It took a really long time to work up the courage to go from the sample patches, to sewing directly onto the suits, as we didn’t have a lot of room for error. In hindsight, having a couple of extra metres of dyed fabric would have saved a lot of stress, though in the end there were no pieces that needed to be re-cut. We divided the work according to the system that gary would mark up and organse the placements of the patches, and that I would embroider them, kind of assuming that the embroidery would take about 2x as long as the other part. In the end it was pretty much 50:50, with marking, chalking and measuring turning out to be extremely laborious.

In order to keep track of the status of each separate piece, we made a spreadsheet to track each design from finalising the design, to separating the tacked fabric, to marking up and measuring, and then finally the embroidery. Our main concerns were either mixing up different pieces from different suits, or embroidering the wrong side of something/upside-down etc, so we decided to finish each suit fully before moving onto the next. This also had the advantage of having to confront the hardest designs of each suit separately, where they could easily have been pushed along.

a number of embroidered pieces laid out on a bed suit 4 layout
a number of embroidered pieces laid out on a bed suit 5 layout

When we thought we’d finished each suit, gary would lay the entire thing out piece by piece and photograph it to check that we hadn’t lost or missed anything.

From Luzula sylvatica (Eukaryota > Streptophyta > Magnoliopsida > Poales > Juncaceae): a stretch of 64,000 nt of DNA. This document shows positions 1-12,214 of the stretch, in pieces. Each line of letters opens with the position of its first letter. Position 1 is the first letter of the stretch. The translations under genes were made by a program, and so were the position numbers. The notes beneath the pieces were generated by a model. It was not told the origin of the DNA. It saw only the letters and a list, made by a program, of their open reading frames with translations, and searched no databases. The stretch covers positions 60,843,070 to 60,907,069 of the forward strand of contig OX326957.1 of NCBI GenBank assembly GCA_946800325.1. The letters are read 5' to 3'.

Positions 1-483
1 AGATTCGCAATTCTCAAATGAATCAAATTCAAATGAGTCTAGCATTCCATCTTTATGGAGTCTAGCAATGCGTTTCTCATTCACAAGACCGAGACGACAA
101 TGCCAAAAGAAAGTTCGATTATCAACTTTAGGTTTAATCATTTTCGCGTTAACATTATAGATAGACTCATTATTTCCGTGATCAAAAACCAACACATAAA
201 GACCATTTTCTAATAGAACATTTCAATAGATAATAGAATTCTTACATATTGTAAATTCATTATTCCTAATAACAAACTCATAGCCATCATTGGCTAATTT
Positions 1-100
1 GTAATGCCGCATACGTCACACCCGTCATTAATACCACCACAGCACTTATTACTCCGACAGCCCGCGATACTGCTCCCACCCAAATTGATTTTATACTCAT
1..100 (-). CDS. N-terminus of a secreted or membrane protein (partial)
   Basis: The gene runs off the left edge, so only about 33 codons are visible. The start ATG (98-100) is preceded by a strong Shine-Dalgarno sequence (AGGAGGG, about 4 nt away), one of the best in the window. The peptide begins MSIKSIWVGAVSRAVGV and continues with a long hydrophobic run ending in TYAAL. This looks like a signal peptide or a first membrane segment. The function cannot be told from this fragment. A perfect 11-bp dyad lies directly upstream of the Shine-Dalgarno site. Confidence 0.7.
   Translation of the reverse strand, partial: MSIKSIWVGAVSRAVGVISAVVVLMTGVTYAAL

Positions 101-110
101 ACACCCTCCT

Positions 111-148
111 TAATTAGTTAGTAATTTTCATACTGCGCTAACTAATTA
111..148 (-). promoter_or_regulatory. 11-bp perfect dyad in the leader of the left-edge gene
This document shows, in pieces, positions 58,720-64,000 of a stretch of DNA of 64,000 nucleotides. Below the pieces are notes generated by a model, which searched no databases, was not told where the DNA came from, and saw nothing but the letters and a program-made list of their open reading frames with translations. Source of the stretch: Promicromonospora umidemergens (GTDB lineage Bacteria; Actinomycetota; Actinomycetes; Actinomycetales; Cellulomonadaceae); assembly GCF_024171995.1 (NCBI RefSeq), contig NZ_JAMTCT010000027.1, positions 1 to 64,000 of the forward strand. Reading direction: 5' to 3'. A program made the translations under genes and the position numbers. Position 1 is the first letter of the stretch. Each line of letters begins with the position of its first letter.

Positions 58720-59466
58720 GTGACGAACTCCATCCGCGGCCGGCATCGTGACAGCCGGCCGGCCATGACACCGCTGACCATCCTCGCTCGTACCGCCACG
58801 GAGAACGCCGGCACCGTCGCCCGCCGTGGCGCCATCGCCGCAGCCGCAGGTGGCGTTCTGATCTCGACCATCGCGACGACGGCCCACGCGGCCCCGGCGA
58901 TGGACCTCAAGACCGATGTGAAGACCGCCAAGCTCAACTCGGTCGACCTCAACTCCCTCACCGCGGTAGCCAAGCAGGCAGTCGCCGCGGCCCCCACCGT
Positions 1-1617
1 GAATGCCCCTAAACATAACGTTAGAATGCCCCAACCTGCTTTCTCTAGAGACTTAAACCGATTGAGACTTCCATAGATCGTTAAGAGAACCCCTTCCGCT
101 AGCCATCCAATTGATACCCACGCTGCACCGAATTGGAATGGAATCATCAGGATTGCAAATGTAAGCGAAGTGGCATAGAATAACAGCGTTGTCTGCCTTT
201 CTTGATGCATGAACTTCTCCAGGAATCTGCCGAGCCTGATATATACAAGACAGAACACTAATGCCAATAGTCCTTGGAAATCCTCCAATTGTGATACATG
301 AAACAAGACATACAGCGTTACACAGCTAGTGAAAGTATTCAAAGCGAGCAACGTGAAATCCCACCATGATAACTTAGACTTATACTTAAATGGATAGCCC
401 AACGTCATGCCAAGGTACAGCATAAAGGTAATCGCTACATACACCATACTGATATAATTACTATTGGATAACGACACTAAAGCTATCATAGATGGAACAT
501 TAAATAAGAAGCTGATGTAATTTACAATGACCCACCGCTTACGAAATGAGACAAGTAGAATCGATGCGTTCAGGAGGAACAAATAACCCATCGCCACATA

trimming embroidery

designing a FO label

This part was the only part of the project that felt like genuinely free experimentation, in part because we actually only did these once we’d posted all the pieces to cornwall to fabricate the suits, as we’d totally forgotten about the potential for labels.

I made a very easy outline of the FO logo in PE Design, using the satin stitch to fill the shape. Initially I only embroidered the plain white fill, but then decided to start experimenting with different lines, offsets and colours. In order not to constantly be going back and forth between my computer and the machine, I used the same file each time but switched out the thread and changed the position of the machine each time.

a number of different embroidered logos of the initials F.O. foreign objects test logos in the hoop

trimming

We did this part after getting the complete suits back from Eliza. Trimming can really be the scourge of embroidery, but in this case, with a couple of exceptions, the process was only about a day’s worth of shared work, and light enough to chat etc

I got a painfully expensive pair of Fiskar’s embroidery scissors to do the snipping and, I am glad to say, they are very good at snipping and probably worth it. Because of the price we only had one pair, though.

buttonholing

a picture of diba dry cleanersnice buttonholes

One thing I didn’t know is that unless you’ve got a proper buttonholing machine at home, a lot of people take their garments to get buttonholed elsewhere. there’s a guy in soho who only does this, but was also only accepting orders by post, which seemed a bit of a waste of time given how close we were. We got ours done by Diba Dry Cleaners and tailors on Abbeville road, who were super quick and really great.

The very last thing we did (after taking a bunch of documentation pictures) was to post the suits to Genie Kausto in New York, where they took them to Bell Labs and took a bunch of pictures on site, including a film. We had a good time making them a reference dossier of images and poses to strike. It felt like a really great outcome for the project, though also sad not to have been there in person.